We include products we think are useful for our readers. If you buy through links on this page, we may earn a small commission. Many people with vaginas experience vaginal bleeding after sex at one time or another. In fact, up to 63 percent of postmenopausal people experience vaginal dryness and vaginal bleeding or spotting during sex. Occasional light bleeding is usually not a cause for concern. If you have certain risk factors or have gone through menopause , bleeding after intercourse warrants a visit to the doctor.
What Causes Bleeding After Sex?
Do You Bleed After Sex? When to See a Doctor – Health Essentials from Cleveland Clinic
What would cause you to bleed after sex? Cleveland Clinic is a non-profit academic medical center. Advertising on our site helps support our mission. We do not endorse non-Cleveland Clinic products or services. While some go away without treatment, medication or a minor procedure can resolve other problems. Your doctor can help you determine the cause and treatment, if needed. Keeping track of your cycles is helpful for resolving such questions.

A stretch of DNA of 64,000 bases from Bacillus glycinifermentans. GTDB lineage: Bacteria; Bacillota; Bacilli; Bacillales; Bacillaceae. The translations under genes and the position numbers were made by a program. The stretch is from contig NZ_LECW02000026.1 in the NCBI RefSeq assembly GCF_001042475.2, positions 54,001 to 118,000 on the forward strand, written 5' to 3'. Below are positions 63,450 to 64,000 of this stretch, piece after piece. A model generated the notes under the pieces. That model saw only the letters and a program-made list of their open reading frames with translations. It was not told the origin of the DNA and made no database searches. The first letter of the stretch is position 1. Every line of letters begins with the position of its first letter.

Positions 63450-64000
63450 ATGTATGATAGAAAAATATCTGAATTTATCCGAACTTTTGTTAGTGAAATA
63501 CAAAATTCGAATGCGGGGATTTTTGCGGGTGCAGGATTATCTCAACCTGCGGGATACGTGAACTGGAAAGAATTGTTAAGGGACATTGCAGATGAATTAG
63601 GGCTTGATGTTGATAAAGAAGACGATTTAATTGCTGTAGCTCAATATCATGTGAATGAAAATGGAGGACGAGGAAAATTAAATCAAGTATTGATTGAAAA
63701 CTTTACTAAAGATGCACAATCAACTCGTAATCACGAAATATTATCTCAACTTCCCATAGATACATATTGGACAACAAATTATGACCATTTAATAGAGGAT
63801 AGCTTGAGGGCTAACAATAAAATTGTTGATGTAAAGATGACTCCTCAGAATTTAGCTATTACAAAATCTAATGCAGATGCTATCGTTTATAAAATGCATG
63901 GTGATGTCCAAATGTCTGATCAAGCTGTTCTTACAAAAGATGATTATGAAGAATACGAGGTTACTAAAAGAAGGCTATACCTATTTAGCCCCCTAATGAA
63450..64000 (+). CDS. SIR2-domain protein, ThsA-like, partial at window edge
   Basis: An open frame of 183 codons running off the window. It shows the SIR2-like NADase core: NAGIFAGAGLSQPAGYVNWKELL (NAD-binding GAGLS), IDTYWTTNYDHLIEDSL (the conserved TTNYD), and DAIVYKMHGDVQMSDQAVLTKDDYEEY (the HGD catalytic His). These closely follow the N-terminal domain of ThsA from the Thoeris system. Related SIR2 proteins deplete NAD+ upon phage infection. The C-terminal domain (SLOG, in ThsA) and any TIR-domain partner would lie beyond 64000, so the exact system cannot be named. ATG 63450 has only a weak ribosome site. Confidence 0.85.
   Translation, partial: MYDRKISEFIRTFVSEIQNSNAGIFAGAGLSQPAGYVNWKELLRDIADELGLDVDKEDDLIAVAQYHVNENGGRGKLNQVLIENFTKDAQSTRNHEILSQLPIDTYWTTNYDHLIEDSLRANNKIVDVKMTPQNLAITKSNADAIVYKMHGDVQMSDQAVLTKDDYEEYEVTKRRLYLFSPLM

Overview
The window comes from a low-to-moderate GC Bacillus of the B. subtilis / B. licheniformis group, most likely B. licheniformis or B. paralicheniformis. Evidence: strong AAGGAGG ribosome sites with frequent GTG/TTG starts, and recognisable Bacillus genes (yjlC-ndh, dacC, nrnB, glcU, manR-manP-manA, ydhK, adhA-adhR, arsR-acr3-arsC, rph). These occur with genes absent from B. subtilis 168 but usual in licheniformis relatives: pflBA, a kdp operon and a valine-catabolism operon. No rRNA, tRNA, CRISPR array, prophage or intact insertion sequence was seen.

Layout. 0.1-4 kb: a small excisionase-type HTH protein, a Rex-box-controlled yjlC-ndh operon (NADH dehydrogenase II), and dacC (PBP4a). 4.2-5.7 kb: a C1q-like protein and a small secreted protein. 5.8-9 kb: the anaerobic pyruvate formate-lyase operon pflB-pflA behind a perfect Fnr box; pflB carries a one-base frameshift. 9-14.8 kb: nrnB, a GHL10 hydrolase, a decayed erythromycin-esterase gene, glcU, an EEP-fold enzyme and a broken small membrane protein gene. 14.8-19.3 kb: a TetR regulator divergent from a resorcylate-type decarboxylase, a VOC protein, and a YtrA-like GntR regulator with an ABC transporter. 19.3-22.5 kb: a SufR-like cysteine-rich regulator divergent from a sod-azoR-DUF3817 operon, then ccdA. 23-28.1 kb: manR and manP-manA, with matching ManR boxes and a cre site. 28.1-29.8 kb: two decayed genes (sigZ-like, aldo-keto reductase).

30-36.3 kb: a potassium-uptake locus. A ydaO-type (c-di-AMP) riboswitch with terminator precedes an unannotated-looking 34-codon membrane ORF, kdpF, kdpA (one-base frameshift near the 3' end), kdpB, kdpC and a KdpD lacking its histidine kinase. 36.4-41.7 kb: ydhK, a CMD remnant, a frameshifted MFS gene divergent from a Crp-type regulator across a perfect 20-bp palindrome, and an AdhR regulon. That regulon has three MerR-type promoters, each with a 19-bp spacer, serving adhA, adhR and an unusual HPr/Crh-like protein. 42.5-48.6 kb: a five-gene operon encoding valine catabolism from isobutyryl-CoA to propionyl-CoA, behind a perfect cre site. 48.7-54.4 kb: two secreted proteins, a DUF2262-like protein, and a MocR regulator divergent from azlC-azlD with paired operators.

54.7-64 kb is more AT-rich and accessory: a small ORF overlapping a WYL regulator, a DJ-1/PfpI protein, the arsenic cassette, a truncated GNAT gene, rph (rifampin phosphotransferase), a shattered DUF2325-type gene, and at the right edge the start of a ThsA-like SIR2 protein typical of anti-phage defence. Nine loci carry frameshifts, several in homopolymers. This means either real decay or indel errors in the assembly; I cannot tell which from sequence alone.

Do You Bleed After Sex? When to See a Doctor
Maybe you just need more lube; maybe it's a sign of something more serious. At its most basic, sex is about exchanging bodily fluids. The good news: Postcoital bleeding, as bleeding or spotting after intercourse is officially called, may be embarrassing and worrisome. But if it happens more than once, it's time to check in with your doctor.
We include products we think are useful for our readers. If you buy through links on this page, we may earn a small commission. Postcoital bleeding refers to genital bleeding after intercourse. The medical community typically uses this term to describe bleeding from the vagina, a fairly common occurrence caused by a wide range of factors.